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07-02-2012, 10:52 PM
Join Date: Oct 2003
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Originally Posted by
I've played hockey since I was 4. This is not true at all. Everyone has a preference and as kids right D played the left side just as often as the opposite. It's very much a Sacco thing.
I'm sorry I don't care if you've been playing since Howie Morenz, you're quite simple wrong. This is not a Sacco thing at all, as much as I don't like him. The list of left handed defenseman in the league that have played their off wing in spurts or consistently is probably twice as long as the right handed ones.
Teams used to have to scour the league looking for right handed D to trade or sign. The Avs had this problem ever since they lost Foote and Blake, and have been trying ever since to have that kind of balance. As it is (not including Elliott and Barrie since there's 7 vets ahead of them) they only have two right handed defenseman. Why would they then move a guy like O'Byrne to his off side, and then consequently have to also move a lefty to his off side?
Over the years I can think of Hannan, Clarke, Quincey, Kasparitis, Leopold, Marchment, Salei, Skrastins, Vaananen, Liles, and recently under Sacco, O'Brien, and Wilson all spending significant time on their off left side.
I can think of a couple of games where the Avs tried Foote and Morris on their off left side. That's it. Maybe some of the guys on the original Avalanche group, but I don't remember the pairings well enough from back then to say either way.
It's been the same way for pretty much every team up until the last few years, where the larger group of kids that grew up playing as righties have started to enter the league and establish themselves, and so there hasn't been quite the unbalance between lefties and right handed D in the league.
Just from a simple google search I found multiple articles talking about the same thing.
70 percent of all N.H.L. defensemen, but those statistics were not sorted by nationality.
And the Norris Trophy is an indication of the paucity of right-shot blue-liners over the years. The award, which goes to the league's top defenseman, has been handed out since 1954 and the only righties to win it are Chris Chelios (three times), retired Shark Rob Blake and Al MacInnis.
In a perfect world, teams would match up left and right shots on their defensive pairings. (The Sharks currently have four of each on their roster.)
"You're more comfortable getting pucks off the boards on your forehand than you would on your backhand," Sharks coach Todd McLellan said. "It also makes it easier to go back and retrieve pucks."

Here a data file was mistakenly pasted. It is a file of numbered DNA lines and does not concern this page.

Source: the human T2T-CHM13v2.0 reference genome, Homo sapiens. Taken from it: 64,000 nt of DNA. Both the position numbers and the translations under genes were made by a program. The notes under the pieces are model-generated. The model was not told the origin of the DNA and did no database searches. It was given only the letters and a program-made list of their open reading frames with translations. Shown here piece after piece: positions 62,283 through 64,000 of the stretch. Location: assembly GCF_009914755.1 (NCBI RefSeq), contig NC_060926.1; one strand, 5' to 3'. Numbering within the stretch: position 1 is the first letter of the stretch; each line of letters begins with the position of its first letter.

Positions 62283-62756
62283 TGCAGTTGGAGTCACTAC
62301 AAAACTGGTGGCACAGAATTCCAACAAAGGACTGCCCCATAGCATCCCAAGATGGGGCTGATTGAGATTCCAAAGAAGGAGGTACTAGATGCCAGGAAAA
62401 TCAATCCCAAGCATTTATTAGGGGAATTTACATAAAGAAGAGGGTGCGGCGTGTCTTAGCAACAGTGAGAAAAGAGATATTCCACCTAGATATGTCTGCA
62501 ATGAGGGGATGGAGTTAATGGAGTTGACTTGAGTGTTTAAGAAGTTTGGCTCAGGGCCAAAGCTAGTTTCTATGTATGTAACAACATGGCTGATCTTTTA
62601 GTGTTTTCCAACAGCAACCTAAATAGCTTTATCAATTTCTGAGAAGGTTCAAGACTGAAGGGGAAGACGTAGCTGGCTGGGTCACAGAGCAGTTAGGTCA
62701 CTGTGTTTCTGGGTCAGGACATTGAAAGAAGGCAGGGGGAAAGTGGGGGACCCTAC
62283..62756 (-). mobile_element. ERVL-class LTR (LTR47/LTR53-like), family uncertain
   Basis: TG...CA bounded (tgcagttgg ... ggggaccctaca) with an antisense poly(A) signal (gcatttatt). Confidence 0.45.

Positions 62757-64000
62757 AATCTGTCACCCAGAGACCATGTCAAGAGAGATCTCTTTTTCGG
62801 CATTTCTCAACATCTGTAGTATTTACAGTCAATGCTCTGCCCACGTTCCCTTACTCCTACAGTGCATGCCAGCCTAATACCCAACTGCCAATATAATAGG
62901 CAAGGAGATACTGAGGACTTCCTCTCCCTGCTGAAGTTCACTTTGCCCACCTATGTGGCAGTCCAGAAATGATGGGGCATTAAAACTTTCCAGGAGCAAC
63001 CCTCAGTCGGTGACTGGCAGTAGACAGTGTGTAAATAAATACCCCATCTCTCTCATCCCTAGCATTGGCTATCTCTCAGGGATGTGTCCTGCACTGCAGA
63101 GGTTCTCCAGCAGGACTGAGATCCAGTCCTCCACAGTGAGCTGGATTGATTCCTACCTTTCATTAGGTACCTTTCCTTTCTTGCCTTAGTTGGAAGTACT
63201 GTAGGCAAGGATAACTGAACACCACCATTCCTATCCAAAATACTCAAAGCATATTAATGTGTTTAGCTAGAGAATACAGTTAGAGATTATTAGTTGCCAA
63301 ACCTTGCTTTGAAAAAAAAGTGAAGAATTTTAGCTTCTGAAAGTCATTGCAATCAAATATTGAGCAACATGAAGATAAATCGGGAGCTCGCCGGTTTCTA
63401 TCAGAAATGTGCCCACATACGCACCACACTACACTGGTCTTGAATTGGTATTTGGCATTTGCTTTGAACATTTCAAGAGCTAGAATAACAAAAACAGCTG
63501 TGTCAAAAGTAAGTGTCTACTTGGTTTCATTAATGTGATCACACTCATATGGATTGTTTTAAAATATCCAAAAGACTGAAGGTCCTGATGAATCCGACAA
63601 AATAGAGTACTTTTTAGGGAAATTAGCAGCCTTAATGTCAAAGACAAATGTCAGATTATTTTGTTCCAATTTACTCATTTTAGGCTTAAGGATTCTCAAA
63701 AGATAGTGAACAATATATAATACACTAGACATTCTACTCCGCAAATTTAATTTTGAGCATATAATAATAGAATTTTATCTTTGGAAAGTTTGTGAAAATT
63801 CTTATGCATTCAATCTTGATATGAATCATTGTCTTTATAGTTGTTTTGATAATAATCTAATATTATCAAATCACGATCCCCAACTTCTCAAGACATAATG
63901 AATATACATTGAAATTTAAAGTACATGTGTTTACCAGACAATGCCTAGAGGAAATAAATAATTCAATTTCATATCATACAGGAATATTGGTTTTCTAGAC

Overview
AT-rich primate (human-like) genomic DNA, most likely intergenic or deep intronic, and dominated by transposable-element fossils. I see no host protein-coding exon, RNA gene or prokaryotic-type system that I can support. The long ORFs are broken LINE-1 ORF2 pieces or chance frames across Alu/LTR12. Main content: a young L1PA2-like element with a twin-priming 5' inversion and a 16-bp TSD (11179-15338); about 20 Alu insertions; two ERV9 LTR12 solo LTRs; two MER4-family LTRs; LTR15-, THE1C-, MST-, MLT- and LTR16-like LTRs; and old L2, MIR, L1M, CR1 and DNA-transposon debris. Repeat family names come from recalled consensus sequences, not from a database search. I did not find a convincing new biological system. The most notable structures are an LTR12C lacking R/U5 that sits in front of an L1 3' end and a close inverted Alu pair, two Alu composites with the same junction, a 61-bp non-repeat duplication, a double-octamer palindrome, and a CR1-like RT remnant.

Just as a left-handed pitcher forces batters to adjust, a right-shot defenseman also can give a hockey team's power play a new look.
"Power plays always are set up for the left shot because there's more of them," Blake said. "That's why for most teams, the right shot becomes the offside one-timer."
Roughly 3 in 10 NHL Defensemen are right-handed shots, but given that half the available jobs are on the right side of the ice, lots of players are being asked to play on the opposite side from where they learned the game.
I still don't know that I feel comfortable, Gorges said recently. I'm still learning. I mean, I played on the left for 21 years. It's really amazing how 35 feet to the other side can change your whole outlook on the game. Everything kind of seems to happen on fast-forward.
There are advantages: A left-handed shot on the right has his stick-blade in the centre of the ice when facing shooters, and it's easier to intercept passes.
But there are also problems, like trying to hold a puck in the offensive zone with a hard-charging opponent in your face. That's hard enough to do on the forehand, Gorges said.
The biggest drawback, he added, is emerging from behind the net or making dump-ins at the opposing blueline. You're exposing your back to the middle of the ice, guys can crunch you and you might not see them coming.
Right-handed shots are at a premium on bluelines across the NHL. The Habs have only one righty, Ryan O'Byrne.
In acquiring Ian White and Steve Staios, the Calgary Flames have restored balance to their corps of regular blueliners four lefties, three righties.
But that's the exception rather than the rule. Minnesota, the Rangers and Buffalo have a similar mix, but Philadelphia, New Jersey and Florida have all-lefty defencemen.
More than a half dozen other teams have just one right-handed shot on defence in some cases none in their top six including Carolina, Columbus, Detroit, the Islanders and Colorado.
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